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The relative importance of adolescent skills and behaviors for adult earnings: A cross-national study

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Author Info

  • Kathryn Duckworth

    ()
    (Institute of Education, University of London, 20 Bedford Way, London WC1H 0AL, UK.)

  • Greg J. Duncan

    ()
    (University of California, Irvine, 2056 Education, Mail Code: 5500, Irvine, CA, 92697.)

  • Katja Kokko

    ()
    (Department of Psychology, P.O. Box 35, FI-40014 University of Jyvaskyla.)

  • Anna-Liisa Lyyra

    ()
    (Department of Psychology, P.O. Box 35, FI-40014 University of Jyvaskyla.)

  • Molly Metzger

    ()
    (Northwestern University, 626 Library Place, Evanston, IL 60208.)

  • Sharon Simonton

    ()
    (University of Michigan, Institute for Social Research, 426 Thompson Street, Ann Arbor, MI.)

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    Abstract

    Seeking convergent findings in five data sets from four countries, we assess the relative importance of adolescent skills and behaviors for completed schooling and labor market success in adulthood. We provide a framework for classifying "noncognitive" skills and use data designed by developmental psychologists to provide reliable measures of a variety of achievement and behavioral skills assessed between ages 13 and 16. Results show that adolescent achievement, particularly math achievement, is a stronger predictor of completed schooling than measures of noncognitive skills. Achievement skills also out-predict noncognitive skills with regard to adult earnings, although the differences are not as striking.

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    Bibliographic Info

    Paper provided by Department of Quantitative Social Science - Institute of Education, University of London in its series DoQSS Working Papers with number 12-03.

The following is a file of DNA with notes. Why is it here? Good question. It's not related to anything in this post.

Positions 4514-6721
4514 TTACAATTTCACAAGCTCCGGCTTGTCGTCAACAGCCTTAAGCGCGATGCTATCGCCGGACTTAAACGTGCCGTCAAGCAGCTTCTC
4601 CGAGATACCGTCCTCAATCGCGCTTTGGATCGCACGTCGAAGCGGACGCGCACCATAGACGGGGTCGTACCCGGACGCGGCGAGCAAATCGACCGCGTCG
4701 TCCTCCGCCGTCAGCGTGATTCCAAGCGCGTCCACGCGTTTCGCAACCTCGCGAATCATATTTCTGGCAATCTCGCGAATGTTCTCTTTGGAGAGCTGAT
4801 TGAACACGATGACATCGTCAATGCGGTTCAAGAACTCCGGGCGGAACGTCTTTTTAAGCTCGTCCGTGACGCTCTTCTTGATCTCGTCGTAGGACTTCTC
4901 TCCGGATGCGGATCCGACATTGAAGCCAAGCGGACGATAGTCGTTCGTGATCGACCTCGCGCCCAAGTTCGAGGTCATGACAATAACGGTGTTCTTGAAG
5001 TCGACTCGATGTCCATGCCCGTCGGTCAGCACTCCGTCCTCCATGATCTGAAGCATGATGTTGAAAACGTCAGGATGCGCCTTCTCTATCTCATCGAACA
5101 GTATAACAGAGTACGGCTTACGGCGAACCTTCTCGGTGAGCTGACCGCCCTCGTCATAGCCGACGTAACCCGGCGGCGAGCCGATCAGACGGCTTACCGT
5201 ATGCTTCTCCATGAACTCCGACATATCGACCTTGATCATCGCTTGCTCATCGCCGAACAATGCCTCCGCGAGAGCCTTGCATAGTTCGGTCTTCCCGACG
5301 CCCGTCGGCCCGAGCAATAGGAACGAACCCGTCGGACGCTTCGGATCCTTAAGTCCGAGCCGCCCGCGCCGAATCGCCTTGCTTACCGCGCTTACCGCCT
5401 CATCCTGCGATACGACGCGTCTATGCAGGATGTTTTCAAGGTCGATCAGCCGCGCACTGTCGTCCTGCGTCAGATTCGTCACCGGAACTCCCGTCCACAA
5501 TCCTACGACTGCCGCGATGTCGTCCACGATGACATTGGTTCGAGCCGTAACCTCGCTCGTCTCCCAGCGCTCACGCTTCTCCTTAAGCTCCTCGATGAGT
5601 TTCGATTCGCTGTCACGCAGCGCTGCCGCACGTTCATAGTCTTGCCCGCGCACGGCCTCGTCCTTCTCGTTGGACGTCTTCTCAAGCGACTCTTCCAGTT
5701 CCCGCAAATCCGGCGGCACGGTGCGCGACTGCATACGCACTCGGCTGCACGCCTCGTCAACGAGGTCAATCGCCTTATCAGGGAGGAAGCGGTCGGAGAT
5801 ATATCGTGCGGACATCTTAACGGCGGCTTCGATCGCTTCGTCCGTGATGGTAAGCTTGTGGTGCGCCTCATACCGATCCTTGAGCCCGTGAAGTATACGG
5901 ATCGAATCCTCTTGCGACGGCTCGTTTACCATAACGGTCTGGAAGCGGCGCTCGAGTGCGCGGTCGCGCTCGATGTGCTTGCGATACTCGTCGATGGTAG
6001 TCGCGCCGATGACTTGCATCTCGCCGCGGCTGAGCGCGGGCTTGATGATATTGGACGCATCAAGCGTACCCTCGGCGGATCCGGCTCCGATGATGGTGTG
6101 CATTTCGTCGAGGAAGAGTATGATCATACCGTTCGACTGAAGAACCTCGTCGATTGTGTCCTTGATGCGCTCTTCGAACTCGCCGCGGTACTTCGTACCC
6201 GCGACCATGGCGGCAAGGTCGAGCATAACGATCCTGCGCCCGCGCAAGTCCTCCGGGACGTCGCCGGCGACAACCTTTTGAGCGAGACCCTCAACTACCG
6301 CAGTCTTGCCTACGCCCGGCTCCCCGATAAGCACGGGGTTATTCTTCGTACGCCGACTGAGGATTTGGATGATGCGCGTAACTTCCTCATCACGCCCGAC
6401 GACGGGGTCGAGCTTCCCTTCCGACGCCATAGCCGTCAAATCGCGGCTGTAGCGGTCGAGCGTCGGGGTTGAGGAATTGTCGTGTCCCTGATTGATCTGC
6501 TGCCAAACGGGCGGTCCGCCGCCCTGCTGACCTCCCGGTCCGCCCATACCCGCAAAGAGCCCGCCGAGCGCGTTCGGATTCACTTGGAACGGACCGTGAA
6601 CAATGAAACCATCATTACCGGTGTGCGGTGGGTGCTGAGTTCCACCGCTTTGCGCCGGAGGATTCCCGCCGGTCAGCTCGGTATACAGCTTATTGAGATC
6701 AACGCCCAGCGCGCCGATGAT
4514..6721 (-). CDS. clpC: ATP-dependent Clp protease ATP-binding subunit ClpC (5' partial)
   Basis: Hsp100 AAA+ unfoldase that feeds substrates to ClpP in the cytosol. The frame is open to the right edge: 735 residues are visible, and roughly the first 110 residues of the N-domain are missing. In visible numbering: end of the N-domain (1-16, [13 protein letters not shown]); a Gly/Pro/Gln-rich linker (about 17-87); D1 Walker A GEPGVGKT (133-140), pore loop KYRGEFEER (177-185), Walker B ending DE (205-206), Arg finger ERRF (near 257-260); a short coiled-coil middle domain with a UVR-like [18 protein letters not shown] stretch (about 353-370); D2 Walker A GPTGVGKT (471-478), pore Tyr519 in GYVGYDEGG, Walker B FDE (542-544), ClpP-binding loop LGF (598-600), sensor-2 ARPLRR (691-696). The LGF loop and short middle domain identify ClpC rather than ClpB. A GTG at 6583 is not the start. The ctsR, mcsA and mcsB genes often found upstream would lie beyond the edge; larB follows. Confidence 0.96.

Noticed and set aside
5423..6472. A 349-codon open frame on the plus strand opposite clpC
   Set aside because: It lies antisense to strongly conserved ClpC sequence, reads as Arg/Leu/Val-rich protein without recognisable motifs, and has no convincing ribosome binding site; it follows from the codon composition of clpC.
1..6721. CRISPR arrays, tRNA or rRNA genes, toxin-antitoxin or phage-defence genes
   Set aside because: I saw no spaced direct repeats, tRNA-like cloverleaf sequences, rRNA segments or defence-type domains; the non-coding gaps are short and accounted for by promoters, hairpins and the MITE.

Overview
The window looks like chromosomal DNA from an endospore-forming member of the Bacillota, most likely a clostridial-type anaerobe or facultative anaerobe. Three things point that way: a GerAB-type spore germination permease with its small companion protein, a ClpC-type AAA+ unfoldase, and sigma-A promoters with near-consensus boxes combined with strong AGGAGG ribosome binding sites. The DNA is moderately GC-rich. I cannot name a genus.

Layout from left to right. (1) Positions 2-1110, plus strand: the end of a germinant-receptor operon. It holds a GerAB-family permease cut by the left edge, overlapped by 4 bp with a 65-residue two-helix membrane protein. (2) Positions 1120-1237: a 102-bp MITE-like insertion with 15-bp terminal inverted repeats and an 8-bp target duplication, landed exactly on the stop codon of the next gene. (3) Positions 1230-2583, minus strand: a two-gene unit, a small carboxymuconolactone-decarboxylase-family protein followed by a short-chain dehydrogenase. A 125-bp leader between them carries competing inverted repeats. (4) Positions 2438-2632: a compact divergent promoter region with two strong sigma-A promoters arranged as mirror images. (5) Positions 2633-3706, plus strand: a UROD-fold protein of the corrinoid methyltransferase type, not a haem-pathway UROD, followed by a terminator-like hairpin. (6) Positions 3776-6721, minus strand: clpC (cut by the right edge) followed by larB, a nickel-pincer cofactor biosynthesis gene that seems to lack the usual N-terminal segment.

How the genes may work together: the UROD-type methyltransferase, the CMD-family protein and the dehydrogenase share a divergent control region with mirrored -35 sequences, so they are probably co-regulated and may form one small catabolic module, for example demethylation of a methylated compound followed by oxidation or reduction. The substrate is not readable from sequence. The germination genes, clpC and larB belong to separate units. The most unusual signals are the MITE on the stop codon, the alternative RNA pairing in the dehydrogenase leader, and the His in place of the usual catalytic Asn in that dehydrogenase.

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    Date of creation: 28 Jun 2012
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    Handle: RePEc:qss:dqsswp:1203

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    Keywords: adolescent skills; adolescent behaviors; adult earnings;

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    1. Thomas DeLeire & Margo Coleman, 2000. "An Economic Model of Locus of Control and the Human Capital Investment Decision," Working Papers 0019, Harris School of Public Policy Studies, University of Chicago.
    2. Cawley, John & Heckman, James & Vytlacil, Edward, 2001. "Three observations on wages and measured cognitive ability," Labour Economics, Elsevier, vol. 8(4), pages 419-442, September.
    3. Almlund, Mathilde & Duckworth, Angela Lee & Heckman, James J. & Kautz, Tim, 2011. "Personality Psychology and Economics," IZA Discussion Papers 5500, Institute for the Study of Labor (IZA).
    4. Kuhn, Peter & Weinberger, Catherine, 2003. "Leadership Skills and Wages," University of California at Santa Barbara, Economics Working Paper Series qt50q3c9n1, Department of Economics, UC Santa Barbara.
    5. Green, Francis & Machin, Stephen & Wilkinson, David, 1998. "The Meaning and Determinants of Skills Shortages," Oxford Bulletin of Economics and Statistics, Department of Economics, University of Oxford, vol. 60(2), pages 165-87, May.
    6. Goldsmith, Arthur H & Veum, Jonathan R & Darity, William, Jr, 1997. "The Impact of Psychological and Human Capital on Wages," Economic Inquiry, Western Economic Association International, vol. 35(4), pages 815-29, October.
    7. Martin Knapp & Derek King & Andrew Healey & Cicely Thomas, 2011. "Economic outcomes in adulthood and their associations with antisocial conduct, attention deficit and anxiety problems in childhood," LSE Research Online Documents on Economics 38200, London School of Economics and Political Science, LSE Library.
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